The LAMMPS Python module enables calling the LAMMPS C library API from Python by dynamically loading functions in the LAMMPS shared library through the Python ctypes module. Because of the dynamic loading, it is required that LAMMPS is compiled in “shared” mode. It is also recommended to compile LAMMPS with C++ exceptions enabled.
Two files are necessary for Python to be able to invoke LAMMPS code:
The LAMMPS Python Module (
lammps.py) from the
The LAMMPS Shared Library (
liblammps.dll) from the folder where you compiled LAMMPS.
2.2.2. Extending Python to run in parallel
If you wish to run LAMMPS in parallel from Python, you need to extend your Python with an interface to MPI. This also allows you to make MPI calls directly from Python in your script, if you desire.
We have tested this with MPI for Python (aka mpi4py) and you will find installation instruction for it below.
Older LAMMPS versions were also tested with PyPar but we can no longer test it, since it does not work with the Python (3.x) versions on our test servers. Since there have been no updates to PyPar visible in its repository since November 2016 we have to assume it is no longer maintained.
Installation of mpi4py (version 3.0.3 as of Sep 2020) can be done as follows:
pipinto a local user folder with:
pip install --user mpi4py
dnfinto a system folder for RedHat/Fedora systems:
# for use with OpenMPI sudo dnf install python3-mpi4py-openmpi # for use with MPICH sudo dnf install python3-mpi4py-openmpi
pipinto a virtual environment (see above):
$ source $HOME/myenv/activate (myenv)$ pip install mpi4py
pipinto a system folder (not recommended):
sudo pip install mpi4py
For more detailed installation instructions and additional options, please see the mpi4py installation page.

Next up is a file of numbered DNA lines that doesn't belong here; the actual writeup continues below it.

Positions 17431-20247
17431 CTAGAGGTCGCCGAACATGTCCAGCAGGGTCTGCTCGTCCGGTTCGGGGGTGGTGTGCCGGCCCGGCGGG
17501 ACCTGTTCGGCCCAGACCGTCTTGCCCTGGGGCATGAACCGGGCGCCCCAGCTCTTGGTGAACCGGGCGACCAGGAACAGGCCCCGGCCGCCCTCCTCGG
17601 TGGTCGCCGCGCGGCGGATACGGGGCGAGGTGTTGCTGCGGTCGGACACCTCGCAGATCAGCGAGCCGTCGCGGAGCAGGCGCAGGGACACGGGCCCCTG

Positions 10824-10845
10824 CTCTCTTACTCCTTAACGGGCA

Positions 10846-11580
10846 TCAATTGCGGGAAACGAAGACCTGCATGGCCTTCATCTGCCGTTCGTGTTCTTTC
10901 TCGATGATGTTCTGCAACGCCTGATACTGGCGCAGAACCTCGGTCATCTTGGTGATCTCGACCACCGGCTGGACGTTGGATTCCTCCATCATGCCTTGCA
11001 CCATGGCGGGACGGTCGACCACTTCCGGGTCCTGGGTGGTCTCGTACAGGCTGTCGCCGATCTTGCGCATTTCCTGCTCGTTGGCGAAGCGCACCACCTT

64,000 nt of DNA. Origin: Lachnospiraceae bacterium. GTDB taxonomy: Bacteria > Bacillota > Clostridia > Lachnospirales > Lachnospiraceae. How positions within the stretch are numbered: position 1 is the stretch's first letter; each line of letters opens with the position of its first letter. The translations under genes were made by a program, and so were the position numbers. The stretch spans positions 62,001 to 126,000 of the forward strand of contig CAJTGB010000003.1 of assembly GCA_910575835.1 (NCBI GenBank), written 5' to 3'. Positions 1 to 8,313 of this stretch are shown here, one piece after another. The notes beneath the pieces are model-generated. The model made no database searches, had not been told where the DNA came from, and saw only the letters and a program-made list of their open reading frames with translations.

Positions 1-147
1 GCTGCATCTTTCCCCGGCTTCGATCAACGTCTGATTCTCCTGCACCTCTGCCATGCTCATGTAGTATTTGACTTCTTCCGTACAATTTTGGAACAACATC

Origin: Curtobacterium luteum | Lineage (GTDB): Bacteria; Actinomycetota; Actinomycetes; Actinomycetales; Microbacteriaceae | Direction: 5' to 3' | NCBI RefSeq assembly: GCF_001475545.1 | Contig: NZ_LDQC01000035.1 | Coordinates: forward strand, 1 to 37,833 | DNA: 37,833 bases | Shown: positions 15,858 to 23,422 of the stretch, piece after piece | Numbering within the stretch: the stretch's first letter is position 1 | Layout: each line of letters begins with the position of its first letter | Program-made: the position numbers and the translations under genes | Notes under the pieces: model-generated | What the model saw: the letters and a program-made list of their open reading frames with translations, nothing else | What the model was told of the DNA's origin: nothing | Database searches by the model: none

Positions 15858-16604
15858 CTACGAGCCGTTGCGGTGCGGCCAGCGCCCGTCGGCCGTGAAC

mpi4py and LAMMPS in parallel from Python, you must make
certain that both are using the same implementation and version
of MPI library. If you only have one MPI library installed on your
system this is not an issue, but it can be if you have multiple MPI
installations (e.g. on an HPC cluster to be selected through environment
modules). Your LAMMPS build is explicit about which MPI it is using,
since it is either detected during CMake configuration or in the
traditional make build system you specify the details in your low-level
src/MAKE/Makefile.foo file. The installation process of
mpicc command to find information about the MPI it uses to
build against. And it tries to load “libmpi.so” from the
LD_LIBRARY_PATH. This may or may not find the MPI library that
LAMMPS is using. If you have problems running both mpi4py and LAMMPS
together, this is an issue you may need to address, e.g. by loading the
module for different MPI installation so that mpi4py finds the right
If you have successfully installed mpi4py, you should be able to run Python and type
from mpi4py import MPI
without error. You should also be able to run Python in parallel on a simple test script
$ mpirun -np 4 python3 test.py
test.py contains the lines
from mpi4py import MPI comm = MPI.COMM_WORLD print("Proc %d out of %d procs" % (comm.Get_rank(),comm.Get_size()))
and see one line of output for each processor you run on.
# NOTE: the line order is not deterministic $ mpirun -np 4 python3 test.py Proc 0 out of 4 procs Proc 1 out of 4 procs Proc 2 out of 4 procs Proc 3 out of 4 procs